The CBRT became independent from the government and able to control interest rates to manage the exchange rate system. In addition, the central bank adopted a price stability policy and, for the first time, an inflation targeting system was adopted to decrease the devastating inflation in the Turkish economy. These institutional changes necessarily brought a control on wage rate growth, which declined dramatically after the 2000–2001 economic crisis. Thus, the ULC growth of export goods decreased to 7.5% and inflation fell to 10.6%, one of the lowest levels in the Turkish economy in the 2000s, although it did not reach the level of developed countries or of the period before 1960 (Ünal 2016a).

A large number of privatizations were enacted.Footnote 28 Increasing privatization severed the link between public industries and the trade unions, which had carried out collective bargaining agreements with the government. To minimize the industrial and commercial activity of public industries, the Privatization Board of Turkey aimed to develop a liberal market based on competition, in order to reduce the financial burden on the budget and contribute to the economy in terms of infrastructure and investments. The high levels of privatization also engendered deregulation in the wage-labor relation, which increased the flexibility of labor. Privatization increased and workers were laid off from public industries. Relatively low wage growth compared with the pre-2003 period became part of the economy. Competitiveness of the Turkish economy in international trade saw a relative improvement. Thus, the regulations progressed in tandem with export growth, becoming more consistent in the 2000s.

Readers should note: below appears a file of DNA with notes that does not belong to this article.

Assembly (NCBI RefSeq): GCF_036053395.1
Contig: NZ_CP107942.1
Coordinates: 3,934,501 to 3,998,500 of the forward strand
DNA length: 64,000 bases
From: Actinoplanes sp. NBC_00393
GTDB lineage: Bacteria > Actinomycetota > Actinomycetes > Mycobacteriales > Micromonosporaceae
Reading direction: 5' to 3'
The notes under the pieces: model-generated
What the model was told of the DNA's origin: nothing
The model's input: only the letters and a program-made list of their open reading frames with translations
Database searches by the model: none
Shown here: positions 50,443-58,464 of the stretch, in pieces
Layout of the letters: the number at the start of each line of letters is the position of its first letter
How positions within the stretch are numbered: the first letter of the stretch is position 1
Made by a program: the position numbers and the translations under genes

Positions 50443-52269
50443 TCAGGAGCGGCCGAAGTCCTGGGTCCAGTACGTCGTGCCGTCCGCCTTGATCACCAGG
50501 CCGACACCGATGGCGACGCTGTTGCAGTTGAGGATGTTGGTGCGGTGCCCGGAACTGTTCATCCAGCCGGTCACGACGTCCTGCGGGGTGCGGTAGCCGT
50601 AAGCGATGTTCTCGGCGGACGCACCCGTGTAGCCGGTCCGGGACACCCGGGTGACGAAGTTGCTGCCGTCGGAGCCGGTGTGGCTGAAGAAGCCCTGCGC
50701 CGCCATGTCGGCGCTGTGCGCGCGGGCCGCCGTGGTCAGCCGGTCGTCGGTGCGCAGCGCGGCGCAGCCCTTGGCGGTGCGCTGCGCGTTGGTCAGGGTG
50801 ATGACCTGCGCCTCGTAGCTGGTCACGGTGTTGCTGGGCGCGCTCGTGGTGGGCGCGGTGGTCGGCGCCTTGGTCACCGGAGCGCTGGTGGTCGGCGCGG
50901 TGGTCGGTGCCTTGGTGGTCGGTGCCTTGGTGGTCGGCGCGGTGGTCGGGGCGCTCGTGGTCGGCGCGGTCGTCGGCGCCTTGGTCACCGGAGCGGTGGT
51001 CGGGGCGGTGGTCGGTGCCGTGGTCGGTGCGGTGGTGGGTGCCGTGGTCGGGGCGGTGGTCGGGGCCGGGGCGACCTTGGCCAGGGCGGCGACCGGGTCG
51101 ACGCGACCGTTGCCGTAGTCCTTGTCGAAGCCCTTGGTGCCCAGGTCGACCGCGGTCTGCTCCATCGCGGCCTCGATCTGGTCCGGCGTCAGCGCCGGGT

The government’s intervention into the economy was decreased by deregulation policies. However, its intervention into income policies continued for public workers, minimum wage earners, and collective bargaining. The role of government changed and gained more prominence for attracting investments. The government supported export industries based on private companies and implemented promotion policies for foreign direct investment inflows on a large scale. Therefore, the mode of economy took the form of an excessively open economy, which was stimulated by the Customs Union and EU integration process. Nevertheless, from a perspective of institutional complementarity, Turkey could not match the growth model of the countries discussed in Table 1, the conditions of 1980s. Because of contradictions between its macroeconomic and institutional factors prior to 2003, Turkey had high ULC growth in exports, which decreased its competitiveness and failed to increase its ability to become a stable country in terms of inflation, exchange rates and trade deficit. In the 2000s, the over-valued currency model remained the main impediment to competitiveness, and the trade deficit remains a problem today.Footnote 29